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JOHN FRYE v. CIVIL SERVICE COMMISSION (06/15/88)

decided: June 15, 1988.

JOHN FRYE, APPELLANT
v.
CIVIL SERVICE COMMISSION, APPELLEE. CIVIL SERVICE COMMISSION, APPELLANT V. JOHN FRYE, APPELLEE



Appeals from the Order of the Court of Common Pleas of Philadelphia County, in the case of John Frye v. Civil Service Commission, No. 3006 December Term, 1982.

COUNSEL

Jeffrey S. Orchinik, Mozenter, Molloy & Durst, for appellant/appellee, John Frye.

Steven K. Ludwig, Assistant City Solicitor, with him, Ralph J. Teti, Chief Deputy City Solicitor, for appellee/appellant, Civil Service Commission.

Judges Craig and Doyle, and Senior Judge Kalish, sitting as a panel of three. Opinion by Judge Craig.

Author: Craig

[ 117 Pa. Commw. Page 156]

John Frye, a Philadelphia police officer, and the Philadelphia Civil Service Commission have cross-appealed a 1987 order of the Court of Common Pleas of Philadelphia which purported to modify an unappealed 1984 order of that court, which had reversed a 1982 commission decision dismissing the officer and had ordered that he be reinstated in his police officer position and receive "all backpay and other emoluments which shall have accrued to him."

The unfortunate history of this case is complicated by a number of errors.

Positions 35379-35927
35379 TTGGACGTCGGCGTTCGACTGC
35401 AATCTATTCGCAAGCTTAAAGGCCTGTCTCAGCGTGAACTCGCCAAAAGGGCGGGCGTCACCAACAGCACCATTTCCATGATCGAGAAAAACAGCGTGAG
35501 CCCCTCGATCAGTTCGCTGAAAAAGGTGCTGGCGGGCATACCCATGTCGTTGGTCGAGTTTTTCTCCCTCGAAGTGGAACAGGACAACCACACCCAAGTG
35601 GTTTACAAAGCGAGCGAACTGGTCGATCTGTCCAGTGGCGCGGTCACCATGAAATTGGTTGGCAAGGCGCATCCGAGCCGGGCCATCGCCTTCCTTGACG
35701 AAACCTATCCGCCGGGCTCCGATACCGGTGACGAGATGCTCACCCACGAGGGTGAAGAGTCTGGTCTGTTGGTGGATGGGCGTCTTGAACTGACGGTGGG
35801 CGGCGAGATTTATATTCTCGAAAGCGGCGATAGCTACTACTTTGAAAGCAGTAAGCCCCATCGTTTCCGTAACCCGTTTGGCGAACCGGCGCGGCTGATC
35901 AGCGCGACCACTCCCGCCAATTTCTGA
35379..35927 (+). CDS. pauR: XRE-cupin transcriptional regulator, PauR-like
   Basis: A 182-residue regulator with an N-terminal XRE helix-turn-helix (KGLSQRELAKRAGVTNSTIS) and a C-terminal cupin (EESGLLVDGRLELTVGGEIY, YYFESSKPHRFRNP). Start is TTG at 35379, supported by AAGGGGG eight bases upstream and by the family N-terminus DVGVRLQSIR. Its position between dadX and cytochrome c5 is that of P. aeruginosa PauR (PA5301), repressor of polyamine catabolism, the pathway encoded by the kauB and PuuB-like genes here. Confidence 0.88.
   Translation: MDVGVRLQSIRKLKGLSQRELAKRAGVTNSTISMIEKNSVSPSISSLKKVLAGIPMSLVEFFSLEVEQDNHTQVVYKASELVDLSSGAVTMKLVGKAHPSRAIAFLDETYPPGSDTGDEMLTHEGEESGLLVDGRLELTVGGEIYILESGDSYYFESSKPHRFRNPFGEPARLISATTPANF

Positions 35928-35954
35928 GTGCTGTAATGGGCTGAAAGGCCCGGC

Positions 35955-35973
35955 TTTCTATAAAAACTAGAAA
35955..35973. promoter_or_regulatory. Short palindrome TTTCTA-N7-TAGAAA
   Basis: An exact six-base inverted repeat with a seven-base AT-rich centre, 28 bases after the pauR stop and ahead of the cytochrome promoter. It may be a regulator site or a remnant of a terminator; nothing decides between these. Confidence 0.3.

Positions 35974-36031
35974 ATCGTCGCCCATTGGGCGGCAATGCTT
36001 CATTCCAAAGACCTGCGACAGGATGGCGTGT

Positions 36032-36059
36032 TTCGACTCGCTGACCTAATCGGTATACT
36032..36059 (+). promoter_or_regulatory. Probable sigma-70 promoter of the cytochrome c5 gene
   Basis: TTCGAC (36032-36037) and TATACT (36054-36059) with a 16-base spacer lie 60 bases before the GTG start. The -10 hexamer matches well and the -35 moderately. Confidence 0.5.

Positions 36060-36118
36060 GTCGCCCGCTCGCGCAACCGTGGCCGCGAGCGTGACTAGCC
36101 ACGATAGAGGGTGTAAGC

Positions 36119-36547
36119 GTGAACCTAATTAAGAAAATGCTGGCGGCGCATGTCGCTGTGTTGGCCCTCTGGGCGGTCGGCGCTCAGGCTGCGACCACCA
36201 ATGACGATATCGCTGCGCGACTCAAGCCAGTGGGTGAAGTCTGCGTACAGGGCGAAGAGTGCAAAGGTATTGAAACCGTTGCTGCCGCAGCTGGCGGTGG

[ 117 Pa. Commw. Page 157]

The Philadelphia Civil Service Commission's decision had affirmed dismissal of the officer on the ground that his involvement in an off-duty altercation at a club, during which the discharging of his revolver resulted in the death of a citizen, constituted conduct justifying dismissal.

After the officer appealed the commission's decision to the common pleas court in December of 1982, his attorney and the city's attorney stipulated, on August 15, 1984, that the city would have until September 25, 1984, to file its brief with respect to the appeal. However, on that very same date, August 15, the common pleas court issued the above-described order, reversing the dismissal decision and ordering reinstatement and backpay from the time of dismissal. Inexplicably, the court marked that order as "UNCONTESTED," a designation apparently inconsistent with the contemporary stipulation which afforded the city an opportunity to contest the matter by filing a brief.

The official docket entries of the common pleas court show that the prothonotary entered that order and also noted the giving of notice under Pa. R.C.P. No. 236, which requires that prothonotaries mail notice of orders to parties of record. Under Pa. R.A.P. 108(a)(1), that notation also established August 15, 1984 as the date of entry of the order with respect to the commencement of the thirty-day period for appealing the order. See Matter of Dinardi, 84 Pa. Commonwealth Ct. 598, 480 A.2d 338 (1984).

Therefore, on the face of the record, that August 15, 1984 order -- which the city has not appealed -- appeared to be no longer subject to appeal.

However, the parties and the court now agree that, despite the docket notation, the prothonotary failed to give either the officer or the city any notice of the 1984 order. ...


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